Bird is a brand of sustainable eyewear, that makes prescription glasses and sunglasses. All free from animal exploitation, the frames use a biodegradable bio-acetate that is made without oil-based plasticisers. The woods are dyed with eco inks and the cork cases are complimented by cleaning cloths made from recycled plastic bottles. Always try not to drop your glasses/sunglasses into the ocean (recycled plastic is still not biodegradable).
Made ethically, profits help families in Africa, by distributing a solar light for each pair sold, so people can use a clean cheap source of light, over homemade kerosene lamps that are dangerous, a poor source of light and emit black toxic smoke.
Founded by three brothers from Devon who grew up in a creative family that loved tinkering (!), the idea came after working on a product for drummers, using sustainable materials. How they got from drumsticks to sunglasses is anyone’s guess, but the boys did good!
These frames are built to last and are made from compostable bamboo and wood. At end of life, these can be separated from the aluminium layers, and recycled. Or just send back your frames to them for recycling, and get a discount on your next pair of Birds. Even the mailer bags to send them is made from water-soluble EcoWrap.
Each pair of Birds is designed to last a lifetime. To help extend life, avoid wearing frames on top of your head, as this stretches the frames (the top of your head is wider than your temples). Also keep the hinge tight with a simple turn using a 1.5mm screwdriver. And always use the pouch for extra protection.
Most of the sunglasses have polarised lenses, which offers good comfort and protection, to keep eyes safe from reflected light. Look for the polarised lens icon on the product page. They use high quality Colombian Resin Lenses, which are both durable and optically brilliant.
Although sunglasses made from recycled plastic are a great idea for pottering around town or the garden, they are not such a good idea if you are at the beach or a sailor. Because if you accidentally lost them, they obviously don’t biodegrade in the sea, and could harm marine life. So here are some biodegradable frames (obviously the lenses are not yet biodegradable, but let’s start where we are). Ecocult has a good post on issues with ‘recycled plastic sunglasses’. Also see safe & natural sun protection.
It can be confusing buying sunglasses. In a nutshell, look for ones that carry the European Standard CE Mark, UV 400 or British Standard Mark, for a safe level of protection. Ensuring sunglasses for driving are in the 0 to 3 filter category (4 is too dark) and don’t use ones with scratches, keep glasses in their protective case. It’s important to measure your pupillary distance before you buy, to avoid eyestrain. These sunglasses are made with biodegradable materials. These will compost at landfill under the right conditions (not in your home compost bin).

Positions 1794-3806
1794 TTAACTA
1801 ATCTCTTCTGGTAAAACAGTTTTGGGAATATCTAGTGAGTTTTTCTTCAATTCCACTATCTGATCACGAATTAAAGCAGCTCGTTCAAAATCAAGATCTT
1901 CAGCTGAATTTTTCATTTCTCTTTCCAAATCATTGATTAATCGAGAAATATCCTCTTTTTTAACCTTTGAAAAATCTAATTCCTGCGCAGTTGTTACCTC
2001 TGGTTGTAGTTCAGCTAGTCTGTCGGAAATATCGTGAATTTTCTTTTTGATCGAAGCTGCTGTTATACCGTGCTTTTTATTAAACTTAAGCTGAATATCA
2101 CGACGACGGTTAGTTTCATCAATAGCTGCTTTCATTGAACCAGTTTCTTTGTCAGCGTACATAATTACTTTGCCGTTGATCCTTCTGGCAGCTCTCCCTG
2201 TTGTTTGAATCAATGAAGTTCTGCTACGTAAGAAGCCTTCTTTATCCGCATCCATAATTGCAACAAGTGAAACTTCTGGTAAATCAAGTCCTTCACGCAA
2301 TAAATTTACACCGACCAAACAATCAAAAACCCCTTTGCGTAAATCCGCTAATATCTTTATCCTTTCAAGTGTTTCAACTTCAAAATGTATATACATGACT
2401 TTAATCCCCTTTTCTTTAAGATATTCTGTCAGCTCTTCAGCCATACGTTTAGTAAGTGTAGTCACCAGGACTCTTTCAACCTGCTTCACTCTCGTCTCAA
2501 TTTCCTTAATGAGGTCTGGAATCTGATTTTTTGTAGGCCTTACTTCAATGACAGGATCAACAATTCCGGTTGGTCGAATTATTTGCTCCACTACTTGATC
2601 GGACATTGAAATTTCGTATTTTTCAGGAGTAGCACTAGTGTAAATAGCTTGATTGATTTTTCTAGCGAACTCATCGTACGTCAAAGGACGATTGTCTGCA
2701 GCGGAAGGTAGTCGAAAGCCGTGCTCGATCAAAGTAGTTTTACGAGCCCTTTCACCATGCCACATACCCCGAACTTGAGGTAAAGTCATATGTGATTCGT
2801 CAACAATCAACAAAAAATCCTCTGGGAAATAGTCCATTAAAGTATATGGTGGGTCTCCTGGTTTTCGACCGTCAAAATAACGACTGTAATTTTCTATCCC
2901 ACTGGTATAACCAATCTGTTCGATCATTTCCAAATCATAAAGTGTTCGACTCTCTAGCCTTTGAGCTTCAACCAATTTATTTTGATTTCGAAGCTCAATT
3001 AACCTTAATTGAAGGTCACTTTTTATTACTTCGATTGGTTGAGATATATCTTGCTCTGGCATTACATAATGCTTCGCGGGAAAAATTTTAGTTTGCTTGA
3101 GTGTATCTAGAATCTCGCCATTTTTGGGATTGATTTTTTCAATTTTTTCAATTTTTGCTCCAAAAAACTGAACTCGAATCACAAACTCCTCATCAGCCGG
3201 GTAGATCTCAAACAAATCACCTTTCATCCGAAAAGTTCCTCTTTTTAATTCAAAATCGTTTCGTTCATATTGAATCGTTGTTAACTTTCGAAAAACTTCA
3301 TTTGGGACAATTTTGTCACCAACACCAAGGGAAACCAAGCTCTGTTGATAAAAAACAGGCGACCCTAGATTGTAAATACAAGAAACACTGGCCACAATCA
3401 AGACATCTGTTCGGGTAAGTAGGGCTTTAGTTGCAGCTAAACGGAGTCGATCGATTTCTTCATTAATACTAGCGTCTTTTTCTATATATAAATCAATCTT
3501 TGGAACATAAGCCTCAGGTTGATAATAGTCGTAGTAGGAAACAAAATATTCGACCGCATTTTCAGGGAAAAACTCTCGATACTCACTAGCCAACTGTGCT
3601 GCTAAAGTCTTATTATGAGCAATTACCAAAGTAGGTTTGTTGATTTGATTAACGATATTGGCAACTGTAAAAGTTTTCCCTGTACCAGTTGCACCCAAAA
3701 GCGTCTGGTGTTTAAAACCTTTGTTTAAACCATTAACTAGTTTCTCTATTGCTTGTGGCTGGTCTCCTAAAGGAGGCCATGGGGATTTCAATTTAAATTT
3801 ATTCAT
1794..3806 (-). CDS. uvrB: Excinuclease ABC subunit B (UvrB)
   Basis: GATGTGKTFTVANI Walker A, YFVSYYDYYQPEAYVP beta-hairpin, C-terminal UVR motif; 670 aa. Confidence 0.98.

Bird has become the first to be certified as environmentally-sustainable with B-Corp. All their materials are sustainable and cruelty-free, and they give back by providing solar light to people in developing countries. The sunglasses are sold in beautiful cork (no trees cut down) cases, and the cleaning cloths are made from recycled plastic bottles. Even the mailing bags are made from sugar cane.
The frames are made from bamboo and wood and built to last, and then will biodegrade, while the laminated wood aluminium frames can be separated and recycled. You can alternatively send frames back for recycling, and get a 50% discount on the next pair. The site has a face shape guide and virtual try-on service.
Uunique Unisex Sunglasses have bamboo frames and polarised thermal cures lenses, for clear vision and to protect against glare and UV radiation. They feature an eco case made from bamboo wood and an anti-reflective coating to withstand accidental impact. Each pair has stunning wood grain and is available in several colours: blue, beige, black/beige, black, red or yellow. 1% of proceeds go to eco charities.
Wooden Unisex Lenos Sunglasses are made with polarised thermal cured lenses and an anti-reflective coating, sold in a bamboo case. In beige or tan.
Bambooka makes stylish bamboo wood sunglasses. Handmade by a social enterprise, each pair sold pays for an eye test and vision correction for those in need, in 5 African countries.